by Alex Langer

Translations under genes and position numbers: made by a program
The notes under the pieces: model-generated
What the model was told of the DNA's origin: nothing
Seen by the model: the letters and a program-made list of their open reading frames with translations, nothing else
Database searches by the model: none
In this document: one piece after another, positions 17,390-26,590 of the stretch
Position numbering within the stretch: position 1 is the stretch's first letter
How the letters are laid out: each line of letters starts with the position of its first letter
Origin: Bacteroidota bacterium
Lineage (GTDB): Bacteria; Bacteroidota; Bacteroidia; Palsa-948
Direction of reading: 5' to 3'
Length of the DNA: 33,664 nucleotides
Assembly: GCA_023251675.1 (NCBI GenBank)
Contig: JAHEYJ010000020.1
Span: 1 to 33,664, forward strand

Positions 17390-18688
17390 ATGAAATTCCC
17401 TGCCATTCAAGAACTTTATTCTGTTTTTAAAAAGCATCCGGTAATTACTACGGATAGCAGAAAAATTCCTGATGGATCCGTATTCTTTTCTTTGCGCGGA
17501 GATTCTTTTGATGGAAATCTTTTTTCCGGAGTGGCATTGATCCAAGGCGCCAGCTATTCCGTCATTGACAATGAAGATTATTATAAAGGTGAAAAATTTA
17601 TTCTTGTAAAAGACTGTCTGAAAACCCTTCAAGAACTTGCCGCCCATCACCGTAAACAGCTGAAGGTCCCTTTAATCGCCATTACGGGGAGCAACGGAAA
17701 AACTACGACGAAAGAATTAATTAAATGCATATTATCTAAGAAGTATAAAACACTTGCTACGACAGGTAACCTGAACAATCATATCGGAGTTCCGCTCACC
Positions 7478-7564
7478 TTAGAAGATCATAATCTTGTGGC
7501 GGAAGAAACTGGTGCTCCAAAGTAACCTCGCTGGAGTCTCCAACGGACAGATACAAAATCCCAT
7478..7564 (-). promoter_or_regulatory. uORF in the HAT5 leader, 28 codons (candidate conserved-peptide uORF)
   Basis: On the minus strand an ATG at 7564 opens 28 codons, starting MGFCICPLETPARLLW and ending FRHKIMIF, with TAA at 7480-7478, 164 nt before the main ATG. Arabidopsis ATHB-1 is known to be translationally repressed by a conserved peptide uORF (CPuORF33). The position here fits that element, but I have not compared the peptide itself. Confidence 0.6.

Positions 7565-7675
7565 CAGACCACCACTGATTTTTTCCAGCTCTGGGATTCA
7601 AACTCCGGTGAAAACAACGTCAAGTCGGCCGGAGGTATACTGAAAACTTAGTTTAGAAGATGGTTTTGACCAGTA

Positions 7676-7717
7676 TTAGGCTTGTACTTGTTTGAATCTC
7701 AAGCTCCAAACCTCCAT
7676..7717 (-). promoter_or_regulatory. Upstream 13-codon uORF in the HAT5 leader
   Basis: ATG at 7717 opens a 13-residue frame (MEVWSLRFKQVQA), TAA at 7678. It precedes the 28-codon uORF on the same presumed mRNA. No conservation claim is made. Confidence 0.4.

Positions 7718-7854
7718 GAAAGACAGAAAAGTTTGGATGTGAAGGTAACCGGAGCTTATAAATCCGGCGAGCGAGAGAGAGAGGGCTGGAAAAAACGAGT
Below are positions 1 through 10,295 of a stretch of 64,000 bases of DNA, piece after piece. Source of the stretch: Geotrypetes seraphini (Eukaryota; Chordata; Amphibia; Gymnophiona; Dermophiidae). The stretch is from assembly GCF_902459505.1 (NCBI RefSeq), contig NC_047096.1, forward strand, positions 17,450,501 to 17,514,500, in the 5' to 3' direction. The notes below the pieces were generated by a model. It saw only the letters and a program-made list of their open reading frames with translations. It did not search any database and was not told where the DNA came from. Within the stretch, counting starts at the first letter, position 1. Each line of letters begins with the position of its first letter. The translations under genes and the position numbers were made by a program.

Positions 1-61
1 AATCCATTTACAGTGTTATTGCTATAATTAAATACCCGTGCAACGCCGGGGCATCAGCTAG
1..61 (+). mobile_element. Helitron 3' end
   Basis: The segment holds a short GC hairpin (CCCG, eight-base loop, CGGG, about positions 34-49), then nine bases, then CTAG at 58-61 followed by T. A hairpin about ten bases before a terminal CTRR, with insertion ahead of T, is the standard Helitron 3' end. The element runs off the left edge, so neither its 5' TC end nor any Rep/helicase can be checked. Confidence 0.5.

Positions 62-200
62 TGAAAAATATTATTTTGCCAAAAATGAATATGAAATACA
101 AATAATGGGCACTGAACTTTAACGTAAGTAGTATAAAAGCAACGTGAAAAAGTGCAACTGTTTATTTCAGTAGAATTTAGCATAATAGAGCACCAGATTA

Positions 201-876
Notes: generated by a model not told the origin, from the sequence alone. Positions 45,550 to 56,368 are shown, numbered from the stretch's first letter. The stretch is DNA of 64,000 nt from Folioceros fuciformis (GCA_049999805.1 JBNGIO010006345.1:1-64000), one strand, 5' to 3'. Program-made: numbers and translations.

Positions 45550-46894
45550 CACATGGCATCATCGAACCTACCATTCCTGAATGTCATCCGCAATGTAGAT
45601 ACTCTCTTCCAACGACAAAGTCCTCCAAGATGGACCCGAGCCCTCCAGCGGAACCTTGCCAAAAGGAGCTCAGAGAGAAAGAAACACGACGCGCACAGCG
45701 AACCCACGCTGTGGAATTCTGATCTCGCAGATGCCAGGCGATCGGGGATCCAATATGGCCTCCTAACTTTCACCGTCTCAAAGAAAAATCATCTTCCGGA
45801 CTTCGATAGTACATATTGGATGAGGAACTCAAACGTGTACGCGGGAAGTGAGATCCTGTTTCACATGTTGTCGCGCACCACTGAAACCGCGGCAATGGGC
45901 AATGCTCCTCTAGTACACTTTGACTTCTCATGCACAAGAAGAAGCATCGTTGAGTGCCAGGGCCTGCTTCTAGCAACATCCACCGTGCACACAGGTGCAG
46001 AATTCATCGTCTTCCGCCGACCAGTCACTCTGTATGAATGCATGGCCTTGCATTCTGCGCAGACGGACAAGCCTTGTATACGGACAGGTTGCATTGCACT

On August 4, after about a month of speculation that began with “huh, that’s a funny and also never-going-to-happen thing” and ended with jaws dropping around the globe, Brazilian National Team and (former) Barcelona forward and all-around superstar Neymar Jr. was transferred to Paris Saint-Germain for $263 million. That money, paid by PSG to Barcelona, isn’t only the highest fee ever paid for a player, it almost triples the previous record, set last year by Manchester United when they purchased midfielder Paul Pogba for $116 million. It is an unfathomable amount of money to pay for a single player, even one who is one of the top five goal-scorers in Europe. Barcelona did not want to sell Neymar. Every contract in La Liga has a “release clause;” a sum of money another team can pay to instantly buy a player. For superstars, that number is typically absurdly high. In this case, the release clause was $263 million. PSG paid it anyways. They paid it, and Neymar Jr. left a Barcelona team that, as recently as two years ago, was talked of as one of the greatest sides of all time. He left Barcelona for a less-followed team in a second-tier league, and he did it for his own reasons.